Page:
In his book “Islamic Principles in Dealing Across Religions”, Saeed Ismail divided the city’s communities into a majority - such as Banu Aws, Banu Amr, and Banu al-Najjar - and minority groupings such as the Jews of Banu Awf, the Jews of Banu al-Najjar, and the Jews of Banu Aws. Here he clearly differentiates between the main Banu al-Najjar, which mainly relied on the ancient Arab pagan religions, and a small minority of Banu al-Najjar who converted to Judaism, and were thus seen as a small separate entity.
In his study conducted from the University of Basra, “The al-Najjars from the Shortly Pre-Islamic Era Till the End of the Orthodox Rashidun Caliphate”, Nabil al-Khaqani says that the origin of Banu al-Najjar’s religion before Islam is what the Aws and Khazraj used to worship - idols, the most important of which is the one they call Manat. They revered him and saw him as a god of fate and destiny, and they set up a statue for him between Yathrib and Mecca.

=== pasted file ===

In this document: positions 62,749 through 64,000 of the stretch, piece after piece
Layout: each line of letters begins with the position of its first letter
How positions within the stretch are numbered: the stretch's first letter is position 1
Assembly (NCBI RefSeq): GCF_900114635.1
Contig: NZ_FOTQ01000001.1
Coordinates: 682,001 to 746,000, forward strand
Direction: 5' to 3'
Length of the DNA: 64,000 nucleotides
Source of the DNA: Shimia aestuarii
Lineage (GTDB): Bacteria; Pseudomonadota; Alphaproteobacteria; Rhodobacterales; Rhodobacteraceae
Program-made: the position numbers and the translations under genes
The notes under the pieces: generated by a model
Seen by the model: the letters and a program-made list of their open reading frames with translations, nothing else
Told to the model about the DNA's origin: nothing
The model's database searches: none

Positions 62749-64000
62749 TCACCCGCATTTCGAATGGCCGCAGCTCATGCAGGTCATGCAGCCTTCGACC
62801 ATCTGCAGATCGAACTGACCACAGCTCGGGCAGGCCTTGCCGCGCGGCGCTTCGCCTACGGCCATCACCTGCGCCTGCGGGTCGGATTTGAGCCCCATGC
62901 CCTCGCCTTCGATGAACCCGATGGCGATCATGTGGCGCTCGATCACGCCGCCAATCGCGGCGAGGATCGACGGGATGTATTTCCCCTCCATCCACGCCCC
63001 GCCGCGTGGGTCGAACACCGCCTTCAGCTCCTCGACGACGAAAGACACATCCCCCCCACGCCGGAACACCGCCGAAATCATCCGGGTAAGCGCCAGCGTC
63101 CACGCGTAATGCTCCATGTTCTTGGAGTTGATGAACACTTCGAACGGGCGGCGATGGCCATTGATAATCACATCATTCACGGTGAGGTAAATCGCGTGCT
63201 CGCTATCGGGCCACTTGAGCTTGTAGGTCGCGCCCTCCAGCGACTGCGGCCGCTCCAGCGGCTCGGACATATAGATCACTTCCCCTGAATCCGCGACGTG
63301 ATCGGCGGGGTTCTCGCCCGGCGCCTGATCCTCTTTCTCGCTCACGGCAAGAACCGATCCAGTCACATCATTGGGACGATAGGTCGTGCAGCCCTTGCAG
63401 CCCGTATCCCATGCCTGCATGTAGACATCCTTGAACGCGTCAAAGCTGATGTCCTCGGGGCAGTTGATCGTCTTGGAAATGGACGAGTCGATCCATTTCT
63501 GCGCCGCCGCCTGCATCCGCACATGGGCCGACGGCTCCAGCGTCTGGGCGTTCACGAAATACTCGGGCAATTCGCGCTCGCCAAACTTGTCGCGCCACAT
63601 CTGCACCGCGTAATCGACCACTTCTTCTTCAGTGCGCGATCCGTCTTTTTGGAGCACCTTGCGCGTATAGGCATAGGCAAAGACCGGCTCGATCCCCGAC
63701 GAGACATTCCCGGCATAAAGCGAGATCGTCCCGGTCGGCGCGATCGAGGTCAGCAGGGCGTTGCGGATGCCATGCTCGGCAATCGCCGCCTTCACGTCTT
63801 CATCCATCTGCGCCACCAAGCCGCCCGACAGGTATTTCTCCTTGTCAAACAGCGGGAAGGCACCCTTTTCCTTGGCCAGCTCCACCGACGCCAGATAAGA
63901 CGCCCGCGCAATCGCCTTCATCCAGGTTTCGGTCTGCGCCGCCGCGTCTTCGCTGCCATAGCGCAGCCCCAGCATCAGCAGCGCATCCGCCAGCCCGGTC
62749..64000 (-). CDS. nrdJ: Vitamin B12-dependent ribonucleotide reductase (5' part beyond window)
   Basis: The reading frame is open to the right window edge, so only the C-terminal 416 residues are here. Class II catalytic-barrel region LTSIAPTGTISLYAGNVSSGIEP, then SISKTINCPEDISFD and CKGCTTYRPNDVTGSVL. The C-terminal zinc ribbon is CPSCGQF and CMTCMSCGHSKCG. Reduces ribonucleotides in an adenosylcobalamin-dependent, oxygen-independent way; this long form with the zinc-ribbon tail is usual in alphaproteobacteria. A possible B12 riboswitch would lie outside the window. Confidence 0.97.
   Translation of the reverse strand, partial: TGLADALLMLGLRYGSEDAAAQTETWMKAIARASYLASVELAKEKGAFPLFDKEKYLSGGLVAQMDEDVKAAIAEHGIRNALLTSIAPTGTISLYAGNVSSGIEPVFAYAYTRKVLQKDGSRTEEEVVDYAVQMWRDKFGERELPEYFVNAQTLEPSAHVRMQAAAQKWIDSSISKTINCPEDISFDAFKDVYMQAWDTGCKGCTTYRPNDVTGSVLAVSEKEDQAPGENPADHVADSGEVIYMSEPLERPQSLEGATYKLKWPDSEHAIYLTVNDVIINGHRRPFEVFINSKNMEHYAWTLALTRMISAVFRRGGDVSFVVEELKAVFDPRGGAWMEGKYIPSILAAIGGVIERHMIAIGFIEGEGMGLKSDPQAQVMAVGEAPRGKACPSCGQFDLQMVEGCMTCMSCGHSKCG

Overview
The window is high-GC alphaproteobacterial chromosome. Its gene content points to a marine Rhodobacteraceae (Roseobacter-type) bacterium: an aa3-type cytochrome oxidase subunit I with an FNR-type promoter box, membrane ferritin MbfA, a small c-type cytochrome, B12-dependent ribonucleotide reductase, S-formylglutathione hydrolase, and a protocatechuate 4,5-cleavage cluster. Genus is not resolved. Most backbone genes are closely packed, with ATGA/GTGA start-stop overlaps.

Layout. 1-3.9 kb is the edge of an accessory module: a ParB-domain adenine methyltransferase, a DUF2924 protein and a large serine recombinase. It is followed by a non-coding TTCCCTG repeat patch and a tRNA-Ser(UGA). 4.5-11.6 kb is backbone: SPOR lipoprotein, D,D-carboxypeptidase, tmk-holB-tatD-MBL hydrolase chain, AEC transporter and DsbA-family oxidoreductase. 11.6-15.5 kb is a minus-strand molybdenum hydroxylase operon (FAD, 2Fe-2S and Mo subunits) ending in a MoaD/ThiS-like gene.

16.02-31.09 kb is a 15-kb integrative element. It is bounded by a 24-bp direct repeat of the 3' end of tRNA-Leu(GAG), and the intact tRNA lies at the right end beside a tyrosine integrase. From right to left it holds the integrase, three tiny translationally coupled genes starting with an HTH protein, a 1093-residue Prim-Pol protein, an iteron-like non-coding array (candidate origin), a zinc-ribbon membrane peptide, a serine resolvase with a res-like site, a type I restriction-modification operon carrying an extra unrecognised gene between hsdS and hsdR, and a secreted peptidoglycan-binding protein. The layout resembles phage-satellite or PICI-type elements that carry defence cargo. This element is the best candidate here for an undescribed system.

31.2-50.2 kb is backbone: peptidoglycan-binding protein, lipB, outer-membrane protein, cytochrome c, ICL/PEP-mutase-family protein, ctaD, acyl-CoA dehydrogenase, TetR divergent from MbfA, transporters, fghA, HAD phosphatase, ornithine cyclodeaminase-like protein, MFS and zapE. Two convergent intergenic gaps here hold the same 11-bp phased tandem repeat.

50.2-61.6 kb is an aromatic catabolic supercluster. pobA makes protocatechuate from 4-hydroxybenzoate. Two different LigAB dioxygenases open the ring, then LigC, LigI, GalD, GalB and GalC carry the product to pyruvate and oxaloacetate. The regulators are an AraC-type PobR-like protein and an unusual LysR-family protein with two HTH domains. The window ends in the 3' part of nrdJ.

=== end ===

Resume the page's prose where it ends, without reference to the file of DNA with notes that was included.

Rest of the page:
Reports say that some members of Banu al-Najjar converted to Judaism, such as Silsilah bin Barham, who was described as one of the most hostile among the Jews to the Prophet, while some of them converted to “Hanifiyyah” such as Sarmah bin Abi Anas bin al-Najjar, who converted to Islam near the end of his life.
As for the “Muslims of Banu al-Najjar”, Islamic history books allocated them main roles in the founding of religion. Of them, three men - Aba’ad bin Zurarah, Awf ibn al-Harith, and his brother Mu’adh - were among the twelve champions of the first the bay’a (Islamic pledge of allegiance) of Aqaba.
The narratives were keen on emphasizing and separating these names from those affiliated with Judaism, by conceding that they are just “loyalists (allies) to them without sharing in their religion or belief,” in an effort to not mix the “Banu al-Najjar” with the Banu al-Najjar Jews in any situation, and most importantly to ward off any possibility that a Jewish vein would run in the prophetic bloodline.